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Guestwords: Hi Ho, It’s Off to Work I Go

Wed, 01/08/2020 - 11:47

How remarkable it is that at this Medicare stage of my life I land a job, while others of my generation have been given the boot, or have given it to themselves once they saw themselves as the office dinosaur, or felt that their co-workers saw them as such.

What’s my job? I go to the doctor. Yes. That’s my job. It started out part time, but now it’s full. I work hard, complete the tasks assigned. My bonus for that is to be shuffled by my medical team from one to the other of their doctor pals — maybe an M.R.I., just to be sure of this or that, maybe a biopsy.

And I take work home. Like right now, I’m in physical therapy twice a week. Ankle twist. The work here is grueling and needs more time than my insurance will cover for work on site.

Also I’m in psychotherapy once a week to spill my guts over general life, once infused with parties and travel, now reduced to binge-watching “Law & Order” a second time around. (So what? I don’t know that until I’m halfway in.)

When I have time off from recurring therapies, my work is varied, different each week but still demanding. The dermatologist finds trouble on the tip of my nose and also future trouble popping out all over the place. Not steady work, I know, but I’m asked to return in a couple of weeks to check the healing where more stuff is on the rise. A continuum if you will.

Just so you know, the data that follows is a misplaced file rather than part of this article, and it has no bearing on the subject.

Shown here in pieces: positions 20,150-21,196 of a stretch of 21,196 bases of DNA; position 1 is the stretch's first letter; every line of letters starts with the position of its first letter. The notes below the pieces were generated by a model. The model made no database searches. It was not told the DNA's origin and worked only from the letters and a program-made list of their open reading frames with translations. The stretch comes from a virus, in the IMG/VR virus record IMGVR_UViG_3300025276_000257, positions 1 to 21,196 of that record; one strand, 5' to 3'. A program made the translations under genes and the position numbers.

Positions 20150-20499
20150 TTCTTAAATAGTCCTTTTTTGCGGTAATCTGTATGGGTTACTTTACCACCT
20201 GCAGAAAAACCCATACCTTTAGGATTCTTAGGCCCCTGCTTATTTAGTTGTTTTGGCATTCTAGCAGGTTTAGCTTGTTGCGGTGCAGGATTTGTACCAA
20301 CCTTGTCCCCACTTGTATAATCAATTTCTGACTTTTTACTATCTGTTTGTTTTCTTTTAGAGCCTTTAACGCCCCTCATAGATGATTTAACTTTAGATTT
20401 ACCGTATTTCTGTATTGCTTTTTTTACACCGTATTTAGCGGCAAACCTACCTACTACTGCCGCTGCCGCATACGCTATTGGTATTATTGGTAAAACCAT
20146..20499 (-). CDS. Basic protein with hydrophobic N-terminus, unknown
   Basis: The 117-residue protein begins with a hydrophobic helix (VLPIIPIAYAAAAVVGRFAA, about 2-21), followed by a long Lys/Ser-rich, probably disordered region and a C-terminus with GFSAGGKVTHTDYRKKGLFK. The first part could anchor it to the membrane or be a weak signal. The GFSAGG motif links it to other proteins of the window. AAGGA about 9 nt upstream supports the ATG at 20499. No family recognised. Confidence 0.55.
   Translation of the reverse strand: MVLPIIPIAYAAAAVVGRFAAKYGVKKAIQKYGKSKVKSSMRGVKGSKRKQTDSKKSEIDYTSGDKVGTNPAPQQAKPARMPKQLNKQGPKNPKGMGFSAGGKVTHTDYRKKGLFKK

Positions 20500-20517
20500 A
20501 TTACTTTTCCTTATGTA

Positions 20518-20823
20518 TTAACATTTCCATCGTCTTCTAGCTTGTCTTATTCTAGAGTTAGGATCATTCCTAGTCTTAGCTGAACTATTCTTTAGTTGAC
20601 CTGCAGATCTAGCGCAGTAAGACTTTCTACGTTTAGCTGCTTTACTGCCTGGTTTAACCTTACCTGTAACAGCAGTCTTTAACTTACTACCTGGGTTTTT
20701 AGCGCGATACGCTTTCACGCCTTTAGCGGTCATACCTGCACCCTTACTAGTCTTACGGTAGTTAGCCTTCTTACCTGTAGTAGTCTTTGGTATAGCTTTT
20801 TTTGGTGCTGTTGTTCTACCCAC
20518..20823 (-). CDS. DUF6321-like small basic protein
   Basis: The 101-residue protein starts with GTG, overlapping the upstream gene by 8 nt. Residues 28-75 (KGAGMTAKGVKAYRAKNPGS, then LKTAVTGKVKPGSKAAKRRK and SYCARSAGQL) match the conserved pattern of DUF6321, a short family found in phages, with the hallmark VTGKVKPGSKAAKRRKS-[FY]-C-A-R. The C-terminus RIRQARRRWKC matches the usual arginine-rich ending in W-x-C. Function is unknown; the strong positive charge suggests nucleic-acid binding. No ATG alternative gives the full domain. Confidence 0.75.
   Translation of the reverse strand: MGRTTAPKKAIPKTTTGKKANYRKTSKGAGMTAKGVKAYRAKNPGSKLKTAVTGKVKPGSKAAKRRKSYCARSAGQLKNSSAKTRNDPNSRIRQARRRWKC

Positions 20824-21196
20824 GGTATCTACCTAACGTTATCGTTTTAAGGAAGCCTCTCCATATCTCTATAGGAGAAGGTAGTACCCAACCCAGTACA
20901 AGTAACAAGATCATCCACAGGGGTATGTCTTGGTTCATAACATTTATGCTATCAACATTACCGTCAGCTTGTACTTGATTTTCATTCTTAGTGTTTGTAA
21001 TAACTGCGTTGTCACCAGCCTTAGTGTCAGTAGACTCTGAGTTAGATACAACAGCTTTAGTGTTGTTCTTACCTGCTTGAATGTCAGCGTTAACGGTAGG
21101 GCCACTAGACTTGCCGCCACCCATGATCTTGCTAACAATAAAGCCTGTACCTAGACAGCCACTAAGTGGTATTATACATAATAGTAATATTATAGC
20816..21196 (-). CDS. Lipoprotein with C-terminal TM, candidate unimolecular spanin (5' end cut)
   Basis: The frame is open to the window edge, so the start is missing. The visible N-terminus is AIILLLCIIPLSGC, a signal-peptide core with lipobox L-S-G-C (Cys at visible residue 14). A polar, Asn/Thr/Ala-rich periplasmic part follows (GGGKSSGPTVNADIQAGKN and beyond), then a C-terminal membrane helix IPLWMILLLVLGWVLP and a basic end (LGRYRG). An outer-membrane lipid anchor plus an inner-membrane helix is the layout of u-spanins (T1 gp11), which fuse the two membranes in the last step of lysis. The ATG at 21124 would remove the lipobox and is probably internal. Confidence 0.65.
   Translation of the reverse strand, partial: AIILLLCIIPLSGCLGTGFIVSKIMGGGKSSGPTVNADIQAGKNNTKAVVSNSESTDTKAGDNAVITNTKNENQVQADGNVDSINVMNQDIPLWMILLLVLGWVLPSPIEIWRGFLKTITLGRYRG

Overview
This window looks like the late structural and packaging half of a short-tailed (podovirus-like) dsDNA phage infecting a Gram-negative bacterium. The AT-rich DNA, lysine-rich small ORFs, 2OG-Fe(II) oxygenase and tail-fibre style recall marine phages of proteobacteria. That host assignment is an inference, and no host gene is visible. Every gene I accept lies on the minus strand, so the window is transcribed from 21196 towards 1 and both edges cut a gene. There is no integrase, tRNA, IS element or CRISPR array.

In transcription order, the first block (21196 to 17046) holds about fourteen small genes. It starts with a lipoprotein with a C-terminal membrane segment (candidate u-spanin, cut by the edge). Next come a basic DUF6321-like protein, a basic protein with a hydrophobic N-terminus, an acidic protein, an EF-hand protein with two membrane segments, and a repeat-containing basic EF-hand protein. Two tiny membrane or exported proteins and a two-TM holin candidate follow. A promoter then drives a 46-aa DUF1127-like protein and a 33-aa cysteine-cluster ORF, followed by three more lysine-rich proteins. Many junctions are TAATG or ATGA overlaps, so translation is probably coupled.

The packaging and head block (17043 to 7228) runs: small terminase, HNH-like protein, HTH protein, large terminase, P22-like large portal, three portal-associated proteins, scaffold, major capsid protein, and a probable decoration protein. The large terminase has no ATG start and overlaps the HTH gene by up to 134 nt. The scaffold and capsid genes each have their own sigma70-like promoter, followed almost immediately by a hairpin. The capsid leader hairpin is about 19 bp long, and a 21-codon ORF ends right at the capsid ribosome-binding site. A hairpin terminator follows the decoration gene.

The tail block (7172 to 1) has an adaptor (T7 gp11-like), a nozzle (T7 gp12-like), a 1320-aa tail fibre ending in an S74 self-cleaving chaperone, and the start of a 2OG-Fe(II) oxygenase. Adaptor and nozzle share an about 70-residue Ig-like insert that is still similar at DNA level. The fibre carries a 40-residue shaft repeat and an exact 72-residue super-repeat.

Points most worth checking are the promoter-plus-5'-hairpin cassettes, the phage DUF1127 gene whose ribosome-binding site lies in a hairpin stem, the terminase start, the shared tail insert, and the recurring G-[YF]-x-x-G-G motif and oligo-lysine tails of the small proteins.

The periodontist cleans and scales every three months, and how quickly that email reminder rears its ugly head. Prior to my appointment, I do a number on my gums at home — floss, pic, proxy brush. I do this in my car when I’m in the passenger seat and also at the movies when the lights dim. Now it occurs to me — and I should get a bonus for this piece of brilliance — they should sell a dental kit at the candy counter, packaged as a set with the candy, so you can counteract the peanut chews or gummy fish (my personal favorite).

Often my work keeps me too busy, but then I see the upside. Now I have something to talk about with my friends. The phone rings and I discuss my job with whoever is calling. Here, sensitivity is key. Alice got upset when I said my feet hurt while she was in the hospital for knee surgery. Mary gets upset when I discuss the removal of squamous cells on my person when she is going for heart surgery. I watch my step. But if I stop telling, my friends usurp the conversation with their stuff. Who needs that?

Today was a banner day at work. Frozen shoulder, which I never heard of, let alone I haven’t even been in the freezer that much. X-rays will be done. I’ll work to thaw out. In any case, I do have the extra shoulder.

And on the heels of that, a new job opportunity pops up from Medicare: If I have two or more chronic diseases, I qualify for a free monthly follow-up from somebody. Boy do I qualify: 1) Chronic suffering is my lot caused by a disease known as hypochondriacal syndrome; 2) I work too hard.

Hinda Gonchor’s writing has appeared in The New York Times, the Gannett newspapers, and previously in The Star. She lives part time in East Hampton.

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